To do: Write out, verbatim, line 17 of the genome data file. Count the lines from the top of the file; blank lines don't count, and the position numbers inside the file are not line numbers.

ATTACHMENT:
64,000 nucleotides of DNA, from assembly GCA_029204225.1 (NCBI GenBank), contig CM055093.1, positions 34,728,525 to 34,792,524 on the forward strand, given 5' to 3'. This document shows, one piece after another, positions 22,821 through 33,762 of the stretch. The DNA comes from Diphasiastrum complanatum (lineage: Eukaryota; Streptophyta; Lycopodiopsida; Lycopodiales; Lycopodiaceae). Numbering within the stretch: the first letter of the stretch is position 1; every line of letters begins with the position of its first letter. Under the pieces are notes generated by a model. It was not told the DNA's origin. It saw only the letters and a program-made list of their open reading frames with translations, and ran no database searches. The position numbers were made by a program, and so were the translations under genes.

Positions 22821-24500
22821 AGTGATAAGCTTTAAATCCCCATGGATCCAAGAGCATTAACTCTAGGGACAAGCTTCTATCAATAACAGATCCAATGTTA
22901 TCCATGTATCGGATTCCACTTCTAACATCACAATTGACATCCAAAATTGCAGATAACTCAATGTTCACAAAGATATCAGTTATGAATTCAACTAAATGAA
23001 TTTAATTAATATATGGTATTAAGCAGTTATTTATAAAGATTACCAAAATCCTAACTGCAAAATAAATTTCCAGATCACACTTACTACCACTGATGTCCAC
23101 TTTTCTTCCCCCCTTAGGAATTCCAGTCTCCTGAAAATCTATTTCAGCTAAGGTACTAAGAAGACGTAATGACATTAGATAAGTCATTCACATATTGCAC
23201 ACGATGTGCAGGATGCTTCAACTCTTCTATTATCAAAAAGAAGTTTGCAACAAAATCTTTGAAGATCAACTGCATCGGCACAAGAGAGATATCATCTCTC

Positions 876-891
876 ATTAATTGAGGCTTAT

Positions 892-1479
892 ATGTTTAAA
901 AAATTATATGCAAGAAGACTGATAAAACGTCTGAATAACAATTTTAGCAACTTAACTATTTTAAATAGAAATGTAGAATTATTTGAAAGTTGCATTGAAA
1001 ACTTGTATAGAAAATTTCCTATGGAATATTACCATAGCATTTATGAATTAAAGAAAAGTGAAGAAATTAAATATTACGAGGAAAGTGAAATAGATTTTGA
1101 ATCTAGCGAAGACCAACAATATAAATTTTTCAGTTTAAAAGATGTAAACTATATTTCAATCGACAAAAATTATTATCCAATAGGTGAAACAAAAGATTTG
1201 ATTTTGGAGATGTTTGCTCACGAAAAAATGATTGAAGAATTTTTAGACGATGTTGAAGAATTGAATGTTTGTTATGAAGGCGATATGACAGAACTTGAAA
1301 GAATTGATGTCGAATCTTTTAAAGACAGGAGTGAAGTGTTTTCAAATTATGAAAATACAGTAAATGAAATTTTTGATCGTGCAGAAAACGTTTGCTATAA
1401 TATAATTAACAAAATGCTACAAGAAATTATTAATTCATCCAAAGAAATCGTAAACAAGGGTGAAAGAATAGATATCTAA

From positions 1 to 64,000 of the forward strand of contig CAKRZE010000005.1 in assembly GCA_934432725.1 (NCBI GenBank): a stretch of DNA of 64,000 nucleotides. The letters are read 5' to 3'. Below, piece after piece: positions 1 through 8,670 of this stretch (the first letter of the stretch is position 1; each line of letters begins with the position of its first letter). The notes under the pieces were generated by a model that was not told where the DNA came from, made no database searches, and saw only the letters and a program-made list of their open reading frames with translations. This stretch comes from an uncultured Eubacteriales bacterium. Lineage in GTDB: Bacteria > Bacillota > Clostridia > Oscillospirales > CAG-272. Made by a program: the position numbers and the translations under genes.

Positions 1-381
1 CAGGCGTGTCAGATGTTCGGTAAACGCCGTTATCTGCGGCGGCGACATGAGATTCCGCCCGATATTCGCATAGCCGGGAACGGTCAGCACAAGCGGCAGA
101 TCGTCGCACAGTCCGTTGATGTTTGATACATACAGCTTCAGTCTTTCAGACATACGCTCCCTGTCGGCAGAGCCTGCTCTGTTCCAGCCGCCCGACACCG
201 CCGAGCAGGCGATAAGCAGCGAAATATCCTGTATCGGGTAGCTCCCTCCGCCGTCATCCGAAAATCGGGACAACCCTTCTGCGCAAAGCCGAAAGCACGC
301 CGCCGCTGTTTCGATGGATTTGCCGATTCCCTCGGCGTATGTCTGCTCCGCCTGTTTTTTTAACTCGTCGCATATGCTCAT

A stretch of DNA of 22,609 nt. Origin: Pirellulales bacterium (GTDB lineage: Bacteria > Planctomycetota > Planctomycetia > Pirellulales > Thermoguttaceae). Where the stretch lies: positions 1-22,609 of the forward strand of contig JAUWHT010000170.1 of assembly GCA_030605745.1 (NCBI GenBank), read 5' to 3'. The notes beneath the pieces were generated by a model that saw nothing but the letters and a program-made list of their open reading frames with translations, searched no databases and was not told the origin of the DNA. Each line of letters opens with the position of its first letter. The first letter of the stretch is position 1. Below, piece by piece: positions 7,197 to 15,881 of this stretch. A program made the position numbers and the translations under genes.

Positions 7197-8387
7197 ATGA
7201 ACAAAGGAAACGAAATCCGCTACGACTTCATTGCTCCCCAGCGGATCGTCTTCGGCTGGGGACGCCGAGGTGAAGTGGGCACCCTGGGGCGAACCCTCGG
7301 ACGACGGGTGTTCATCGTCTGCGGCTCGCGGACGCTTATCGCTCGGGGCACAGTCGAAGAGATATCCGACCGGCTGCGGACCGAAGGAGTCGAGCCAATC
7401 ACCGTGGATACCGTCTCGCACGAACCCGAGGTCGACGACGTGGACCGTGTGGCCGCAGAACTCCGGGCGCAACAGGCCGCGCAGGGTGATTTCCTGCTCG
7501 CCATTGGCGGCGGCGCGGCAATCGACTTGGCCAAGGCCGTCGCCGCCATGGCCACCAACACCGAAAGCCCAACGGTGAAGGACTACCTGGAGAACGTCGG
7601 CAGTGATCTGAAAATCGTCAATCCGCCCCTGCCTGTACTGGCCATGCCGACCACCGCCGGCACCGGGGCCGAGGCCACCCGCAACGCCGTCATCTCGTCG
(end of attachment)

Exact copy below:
1401 TATAATTAACAAAATGCTACAAGAAATTATTAATTCATCCAAAGAAATCGTAAACAAGGGTGAAAGAATAGATATCTAA